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Science Briefing

This summer promises to be a dangerous one in the tinder-dry forests of the southwest United States and Alaska. Winds play a critical role in fire spread, but a fire itself can modify local winds, helping it grow even more quickly. Now MMM senior scientist Terry Clark has adapted his mesoscale model to trace the interplay over time between fire behavior and winds. First results were published in the May 1996 issue of the Journal of Applied Meteorology.

"A Coupled Atmosphere-Fire Model: Convective Feedback on Fire-Line Dynamics" was written by Terry, Janice Coen (also of MMM), Mary Ann Jenkins (York University, Canada), and David Packham (Monash University, Australia).


Fingers of flame about a kilometer apart are evident in this photo of the Owens Valley, California, sagebrush fire of July 1987. (Photo by Charles George, courtesy International Fire Science Laboratory.)
For this study, Terry coupled a version of his mesoscale model with a model of dry eucalyptus forest fires, a major threat in Australia. Although forests vary in how they burn, the authors expect that their main findings will translate to a variety of settings. They were able to examine a variety of wind speeds and observe--at resolutions as fine as 20 meters--how a fire's development can alter the circulation around it. Among their findings:

• A fire's pattern of growth depends not only on large-scale winds but on the balance between those winds and a fire's heat output. If the winds relative to an advancing fire line are weak, and the heating is particularly strong, a fire can force its own circulations, possibly resulting in unstable, "blow-up" fire conditions. (It was a sudden blow-up that killed 14 firefighters near Glenwood Springs, Colorado, in 1994.) On the other hand, strong winds relative to the fire line--though literally fanning the flames--tend to produce a more stable regime in which the fire is less likely to create its own circulation pattern. Thus, the fire's spread may be more predictable.

• Air temperatures near a fire are lower than one might normally think. In the first several minutes of a new fire, the model shows surface temperatures soaring, which creates a chimney-like plume of rising air. Shortly thereafter, the atmosphere establishes a balance between the updraft (blowing at speeds as high as 30 meters per second) and the heat provided by the fire. In the model, the updraft strengthens and pulls in surrounding cooler air as a fire's heat output increases. This keeps air temperatures near the fire in the range of 60 to 100 degrees C, even as the fire itself burns at more than 800 degrees C.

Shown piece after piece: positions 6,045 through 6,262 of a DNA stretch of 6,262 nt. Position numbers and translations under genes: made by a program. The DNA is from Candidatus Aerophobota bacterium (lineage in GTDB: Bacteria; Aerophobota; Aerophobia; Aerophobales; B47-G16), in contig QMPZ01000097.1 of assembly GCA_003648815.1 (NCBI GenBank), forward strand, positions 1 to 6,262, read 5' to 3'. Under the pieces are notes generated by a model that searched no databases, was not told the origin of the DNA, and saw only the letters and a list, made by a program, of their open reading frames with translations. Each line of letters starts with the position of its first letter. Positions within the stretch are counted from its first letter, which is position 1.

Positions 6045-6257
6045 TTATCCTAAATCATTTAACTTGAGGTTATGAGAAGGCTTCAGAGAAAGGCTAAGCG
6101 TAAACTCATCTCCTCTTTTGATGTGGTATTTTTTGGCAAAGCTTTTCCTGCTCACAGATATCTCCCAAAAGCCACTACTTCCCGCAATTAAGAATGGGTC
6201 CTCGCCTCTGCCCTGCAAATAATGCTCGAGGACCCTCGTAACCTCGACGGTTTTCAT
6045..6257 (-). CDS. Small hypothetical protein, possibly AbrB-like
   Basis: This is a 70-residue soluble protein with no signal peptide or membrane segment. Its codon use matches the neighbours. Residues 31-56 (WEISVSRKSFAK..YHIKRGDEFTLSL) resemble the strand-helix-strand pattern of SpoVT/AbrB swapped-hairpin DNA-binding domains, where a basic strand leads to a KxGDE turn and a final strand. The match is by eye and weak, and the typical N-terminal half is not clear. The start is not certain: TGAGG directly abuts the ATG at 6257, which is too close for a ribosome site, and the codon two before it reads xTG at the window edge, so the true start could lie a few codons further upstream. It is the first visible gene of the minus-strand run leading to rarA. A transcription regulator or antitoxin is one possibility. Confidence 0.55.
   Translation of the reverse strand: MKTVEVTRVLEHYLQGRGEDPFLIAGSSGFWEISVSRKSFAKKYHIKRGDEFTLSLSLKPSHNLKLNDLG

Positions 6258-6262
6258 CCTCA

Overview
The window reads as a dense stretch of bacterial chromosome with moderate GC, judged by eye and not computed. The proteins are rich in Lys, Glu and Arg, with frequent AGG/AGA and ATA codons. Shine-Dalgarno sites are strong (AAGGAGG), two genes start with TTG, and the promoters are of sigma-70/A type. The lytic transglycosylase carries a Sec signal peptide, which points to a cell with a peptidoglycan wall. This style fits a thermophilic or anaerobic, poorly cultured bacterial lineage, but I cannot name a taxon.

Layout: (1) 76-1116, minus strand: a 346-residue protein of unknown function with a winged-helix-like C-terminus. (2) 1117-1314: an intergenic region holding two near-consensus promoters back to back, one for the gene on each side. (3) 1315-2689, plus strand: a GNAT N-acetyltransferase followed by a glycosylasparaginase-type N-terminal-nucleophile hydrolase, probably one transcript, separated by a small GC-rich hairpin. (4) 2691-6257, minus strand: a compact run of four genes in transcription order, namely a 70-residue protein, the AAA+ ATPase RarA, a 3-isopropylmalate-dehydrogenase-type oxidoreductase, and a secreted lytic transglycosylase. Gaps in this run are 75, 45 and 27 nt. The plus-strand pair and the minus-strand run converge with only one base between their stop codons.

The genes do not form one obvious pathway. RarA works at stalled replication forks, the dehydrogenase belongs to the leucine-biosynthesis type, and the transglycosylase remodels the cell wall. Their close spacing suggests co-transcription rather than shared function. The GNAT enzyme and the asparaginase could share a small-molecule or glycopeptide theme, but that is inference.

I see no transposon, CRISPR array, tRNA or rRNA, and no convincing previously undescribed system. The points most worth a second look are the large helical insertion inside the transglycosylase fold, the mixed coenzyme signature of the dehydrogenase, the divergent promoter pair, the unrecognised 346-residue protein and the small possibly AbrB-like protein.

• The model helps to explain a commonly observed trait of wind-driven fires: the growth of fingers of flame, spaced about a kilometer apart, that form the main fire line. Previous researchers had proposed that the fingering was due to variations in either the fire's fuel or the local geography. However, the coupled model suggests that, when winds are weak, a fire line several kilometers or more in length is inherently unstable and very likely to break up into fingers.

Terry and colleagues are now investigating a second, smaller-scale type of fire fingering that occurs through a process roughly similar to the one that causes supercell thunderstorms to rotate. Preliminary model results show the development of a tornado-like vortex within a fire, much like the vortices sometimes observed in actual fires.

Two UOP programs have been combined to form a single office that will provide full technical and logistical support for field programs worldwide, as well as continuing previous international support for climate research. The Joint International Climate Program/Planning Office and the Office of Field Project Support were merged on 17 June into a new office (yet to be named) with Karyn Sawyer as director and Dick Dirks and Gus Emmanuel as associate directors.

In announcing the move, UOP director Bill Pennell said, "I believe that this action will significantly improve UOP's ability to serve its university and agency constituents by eliminating unnecessary confusion regarding the roles and missions of two closely related organizations; by improving the efficiency by which we maintain, plan, develop, and deliver present and future field project support to our constituents; and by simplifying the problem of oordinating UOP's and NCAR's field project support services."

A transition team drawn from the managers of both previous groups will guide the integration efforts this summer.


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Prepared by Jacque Marshall, jacque@ucar.edu, 303-497-8616